Part of Mucha's Slav Epic to go on display

The smaller paintings will be at Prague's Obecní dům and the larger ones in Brno

Part of Alfons Mucha's Slav Epic will be on display at Obecní dům from July 19, 2018, to Jan. 13, 2019. The exhibition is timed to coincide with the 100th anniversary of the founding of Czechoslovakia.

Due to size limitations, not all of the canvases can be displayed at Obecní dům (the Municipal House). Only the smaller ones will be shown, according to a Prague City Gallery press release. The city of Prague owns the entire cycle of 20 paintings.

“The exhibition space of the Municipal House is one of the most representative in Prague and its Art Nouveau character is very closely related to Mucha’s decorative work. It gives a very suitable backdrop for the Slav Epic series, but its capacity is not enough for all of its 20 monumental canvases. Therefore it features 11 smaller-scale paintings mostly created during the First World War and later on, when Mucha was forced to adapt the original dimensions to the limited supply of canvas from Belgium,” Prague City Gallery stated.

Mucha was among the artists who contributed to the decoration of Obecní dům when it was built.

The exhibition has an unusual design. “We have tried to present the paintings in such a way so that everyone can get a better idea about the technical aspect of Mucha’s work, revealing at the same time how the canvas is mounted on the base frame,” the gallery added.

People can see the paintings from the back and examine the canvas. “We believe that this unusual view of Mucha’s monumental masterpieces will bring new experiences to the public and prove that the Slav Epic is still in good shape and can be expected to give us joy in another century,” the gallery said.

In the past, when the canvases were loaned out, some experts expressed concern that they were too fragile to be moved. In 2017, the epic was on display in Japan for three months and was seen by 600,000 people.

The remaining larger canvases are currently on display in Brno at the Brno Exhibition Center (BVV) until Dec. 31, 2018, where they are part of that city's Re:Publika festival.

The entire epic was last shown in Prague from 2012 to the end of 2016.

The Slav Epic was painted between 1910 and '28. Mucha devoted the latter half of his artistic career to this work. The idea was formed in 1899, while he was working on the design for the interior of the Pavilion of Bosnia-Herzegovina, which had been commissioned by the Austro-Hungarian government for the Paris Exhibition of 1900. In preparation, he traveled widely through the Balkans, researching the history and customs of the Slavs.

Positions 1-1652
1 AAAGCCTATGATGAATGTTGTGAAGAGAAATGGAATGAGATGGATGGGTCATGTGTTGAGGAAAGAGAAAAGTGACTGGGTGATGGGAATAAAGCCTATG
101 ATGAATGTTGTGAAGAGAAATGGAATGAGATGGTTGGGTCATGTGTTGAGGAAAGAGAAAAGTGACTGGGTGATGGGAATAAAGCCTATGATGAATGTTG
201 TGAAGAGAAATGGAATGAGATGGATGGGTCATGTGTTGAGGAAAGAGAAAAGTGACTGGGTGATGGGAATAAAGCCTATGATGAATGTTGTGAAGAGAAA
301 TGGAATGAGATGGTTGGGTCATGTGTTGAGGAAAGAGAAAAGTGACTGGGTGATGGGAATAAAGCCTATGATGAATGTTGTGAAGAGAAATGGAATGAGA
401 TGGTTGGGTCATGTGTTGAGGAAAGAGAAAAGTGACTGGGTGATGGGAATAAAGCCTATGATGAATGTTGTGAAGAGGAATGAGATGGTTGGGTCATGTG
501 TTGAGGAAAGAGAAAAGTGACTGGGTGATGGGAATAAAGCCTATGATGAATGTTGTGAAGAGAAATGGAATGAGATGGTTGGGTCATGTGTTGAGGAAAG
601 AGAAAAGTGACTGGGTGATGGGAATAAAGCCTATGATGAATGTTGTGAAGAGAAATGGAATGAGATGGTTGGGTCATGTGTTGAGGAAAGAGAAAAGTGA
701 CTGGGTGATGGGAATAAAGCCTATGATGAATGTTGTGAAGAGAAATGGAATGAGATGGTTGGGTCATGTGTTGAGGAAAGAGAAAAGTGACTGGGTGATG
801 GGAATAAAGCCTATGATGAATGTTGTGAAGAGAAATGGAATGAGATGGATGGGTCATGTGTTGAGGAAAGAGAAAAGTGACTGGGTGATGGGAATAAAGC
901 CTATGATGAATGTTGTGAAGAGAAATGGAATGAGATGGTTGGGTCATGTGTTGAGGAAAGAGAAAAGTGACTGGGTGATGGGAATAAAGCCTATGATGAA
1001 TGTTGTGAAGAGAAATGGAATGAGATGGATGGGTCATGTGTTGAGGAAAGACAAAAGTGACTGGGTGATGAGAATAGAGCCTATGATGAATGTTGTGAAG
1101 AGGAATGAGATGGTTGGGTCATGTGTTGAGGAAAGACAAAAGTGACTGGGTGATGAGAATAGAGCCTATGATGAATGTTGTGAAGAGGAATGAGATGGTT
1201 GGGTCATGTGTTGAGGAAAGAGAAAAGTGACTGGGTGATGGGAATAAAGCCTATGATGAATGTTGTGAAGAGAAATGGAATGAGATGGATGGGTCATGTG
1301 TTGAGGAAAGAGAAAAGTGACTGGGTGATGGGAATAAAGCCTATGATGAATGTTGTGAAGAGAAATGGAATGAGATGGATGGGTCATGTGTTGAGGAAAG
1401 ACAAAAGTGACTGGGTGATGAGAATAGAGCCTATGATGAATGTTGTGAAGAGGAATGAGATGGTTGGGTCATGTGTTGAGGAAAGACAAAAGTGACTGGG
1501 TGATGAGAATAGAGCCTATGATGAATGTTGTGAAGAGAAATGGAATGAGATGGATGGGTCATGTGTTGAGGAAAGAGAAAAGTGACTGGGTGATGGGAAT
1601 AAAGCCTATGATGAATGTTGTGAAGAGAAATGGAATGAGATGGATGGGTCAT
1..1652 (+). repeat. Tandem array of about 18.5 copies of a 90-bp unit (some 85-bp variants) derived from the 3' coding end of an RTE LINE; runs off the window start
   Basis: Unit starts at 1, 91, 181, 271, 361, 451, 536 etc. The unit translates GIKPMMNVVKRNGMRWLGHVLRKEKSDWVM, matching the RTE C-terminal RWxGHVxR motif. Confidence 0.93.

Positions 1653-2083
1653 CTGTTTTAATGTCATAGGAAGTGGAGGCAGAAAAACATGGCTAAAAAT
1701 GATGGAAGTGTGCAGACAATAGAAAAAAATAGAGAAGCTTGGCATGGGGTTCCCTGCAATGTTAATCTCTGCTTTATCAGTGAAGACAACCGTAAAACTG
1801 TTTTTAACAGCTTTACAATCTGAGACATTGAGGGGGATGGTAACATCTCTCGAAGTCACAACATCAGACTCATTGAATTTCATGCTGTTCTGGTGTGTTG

A key role in creating the paintings was played by Mucha's American patron Charles Crane, who offered him $100,000 to finally paint the works.

The Slav Epic was created in Mucha's rented studio at Zbiroh castle, and the finished canvases were turned over to the City of Prague as they were completed.

In 1919, the first 11 canvases were displayed in the Prague's Klementinum. In 1921, five of the paintings were shown in New York and Chicago. In 1928, the complete cycle was displayed for the first time in Veletržní Palace.

Where the epic will wind up on permanent display has been a long saga. Prague in June announced that they will be kept at the Lapidarium at Výstaviště in Prague’s Holešovice district. The Lapidarium, which currently houses statues, is set to be expanded and renovated.

Previously, there was a plan to build a new exhibition space at Těšnov, the site of a former railway station that is now a green space. Another site on the opposite side of Těšnov was also considered.

Prague 1 proposed a gold-tone egg shape gallery that it plans to build at the end of Revoluční Street adjacent to Štefánikův most (Štefánik Bridge).

The pedestal of the former Stalin Monument at Letná, the National Monument at Vítkov, Letohrádek Hvězda, Colloredo-Mansfeldský palác, the Klementinum and Letohrádek královny Anny had also been suggested at one time or another.

From 1963 to 2011, the Slav Epic was housed at the chateau in Moravský Krumlov, where they had been safeguarded since World War II. The epic was the town's main tourist attraction.

Prague City Hall after the Velvet Revolution waged a legal battle to have the canvases returned to the city, claiming that they had been a gift from businessman Crane. 

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